Date of Final Presentation
Coordinator/ Chair of DNP Program
Abstract/ Executive Summary
Background: Prehabilitation programs may improve 30-day readmission rates, post-operative infections and patient satisfaction in obese total joint replacement (TJR) patients. Joint replacement patients who participate in prehabilitation have improved physical function and patient satisfaction. In an effort to improve TJR patients’ mobility and recovery, a prehabilitation performance improvement project was implemented at a local wellness center.
Method: The Institute of Healthcare Improvement, Triple Aim Initiative (IHI, TAI) and Centers for Medicare and Medicaid (CMS) performance improvement goals provided the project foundation (IHI, 2015; CMS; 2015). The physical exercise routine utilized in this program was identified as appropriate for use with the TJR population (Topp & Page, 2009). The development of an evidence based prehabilitation program for the purpose of reducing post-operative mortality and improving patient satisfaction was supported by the literature.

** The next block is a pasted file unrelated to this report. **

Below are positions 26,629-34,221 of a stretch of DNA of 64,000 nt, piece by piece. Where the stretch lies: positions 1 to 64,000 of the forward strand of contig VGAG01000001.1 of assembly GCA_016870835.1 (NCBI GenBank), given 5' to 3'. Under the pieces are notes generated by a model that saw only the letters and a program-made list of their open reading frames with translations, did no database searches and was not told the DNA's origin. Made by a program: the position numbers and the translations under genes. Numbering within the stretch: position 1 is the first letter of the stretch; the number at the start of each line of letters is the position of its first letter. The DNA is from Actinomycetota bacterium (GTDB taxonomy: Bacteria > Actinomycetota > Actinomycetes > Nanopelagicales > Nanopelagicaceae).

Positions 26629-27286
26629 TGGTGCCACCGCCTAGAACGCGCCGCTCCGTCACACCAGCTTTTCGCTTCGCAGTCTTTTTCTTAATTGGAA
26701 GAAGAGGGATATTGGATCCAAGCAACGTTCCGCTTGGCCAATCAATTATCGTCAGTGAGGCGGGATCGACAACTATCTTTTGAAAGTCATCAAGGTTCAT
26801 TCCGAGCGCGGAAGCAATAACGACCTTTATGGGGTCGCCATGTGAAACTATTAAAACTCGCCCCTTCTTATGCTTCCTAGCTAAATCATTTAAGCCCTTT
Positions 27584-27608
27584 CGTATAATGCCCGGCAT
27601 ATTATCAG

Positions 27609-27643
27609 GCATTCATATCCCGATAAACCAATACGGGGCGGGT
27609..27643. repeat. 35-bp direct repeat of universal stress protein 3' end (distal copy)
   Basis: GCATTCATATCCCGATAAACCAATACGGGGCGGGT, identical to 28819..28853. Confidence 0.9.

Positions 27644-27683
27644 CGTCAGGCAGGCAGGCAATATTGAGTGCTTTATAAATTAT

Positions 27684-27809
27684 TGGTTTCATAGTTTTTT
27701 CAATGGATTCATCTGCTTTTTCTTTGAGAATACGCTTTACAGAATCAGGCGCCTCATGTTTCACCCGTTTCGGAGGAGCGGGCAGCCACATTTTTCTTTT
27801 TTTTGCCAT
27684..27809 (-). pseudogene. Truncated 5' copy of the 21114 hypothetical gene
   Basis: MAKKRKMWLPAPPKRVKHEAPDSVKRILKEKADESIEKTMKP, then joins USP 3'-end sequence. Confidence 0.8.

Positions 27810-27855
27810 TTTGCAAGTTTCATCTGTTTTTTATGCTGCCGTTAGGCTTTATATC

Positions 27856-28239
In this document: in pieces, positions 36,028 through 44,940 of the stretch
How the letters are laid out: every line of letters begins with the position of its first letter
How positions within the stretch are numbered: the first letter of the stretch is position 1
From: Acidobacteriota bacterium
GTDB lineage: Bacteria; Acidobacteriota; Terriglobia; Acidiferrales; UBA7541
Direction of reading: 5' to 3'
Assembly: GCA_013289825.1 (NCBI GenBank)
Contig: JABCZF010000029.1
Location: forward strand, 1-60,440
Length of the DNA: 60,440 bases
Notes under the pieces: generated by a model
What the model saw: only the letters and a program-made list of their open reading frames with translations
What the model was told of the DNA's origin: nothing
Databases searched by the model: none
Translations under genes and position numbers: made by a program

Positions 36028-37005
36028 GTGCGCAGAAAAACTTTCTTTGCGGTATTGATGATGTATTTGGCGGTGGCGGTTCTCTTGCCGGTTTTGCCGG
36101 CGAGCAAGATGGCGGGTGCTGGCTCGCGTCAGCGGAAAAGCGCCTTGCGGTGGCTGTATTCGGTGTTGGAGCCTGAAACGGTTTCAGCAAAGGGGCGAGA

Results: The project outcomes include a 7% improvement in overall patient satisfaction rates, and a 0.8 % reduction in post-operative infection rates.
Conclusion: The prehabilitation Scholarly Project served to inform future efforts of similar sustainable programs fulfilling the IHI and CMS goals of quality, affordable, and accessible health care (IHI, 2015; CMS, 2015). The data supports prehabilitation’s ability to positively impact patient satisfaction and post-operative infection rates among obese TJR patients.
Key Words: obesity, prehabilitation, joint replacement, post-operative complications
Fields, Pamela, "Prehabilitation Impact on Post-operative Risk, Readmission Rates and Patient Satisfaction" (2016). Doctor of Nursing Practice. 5.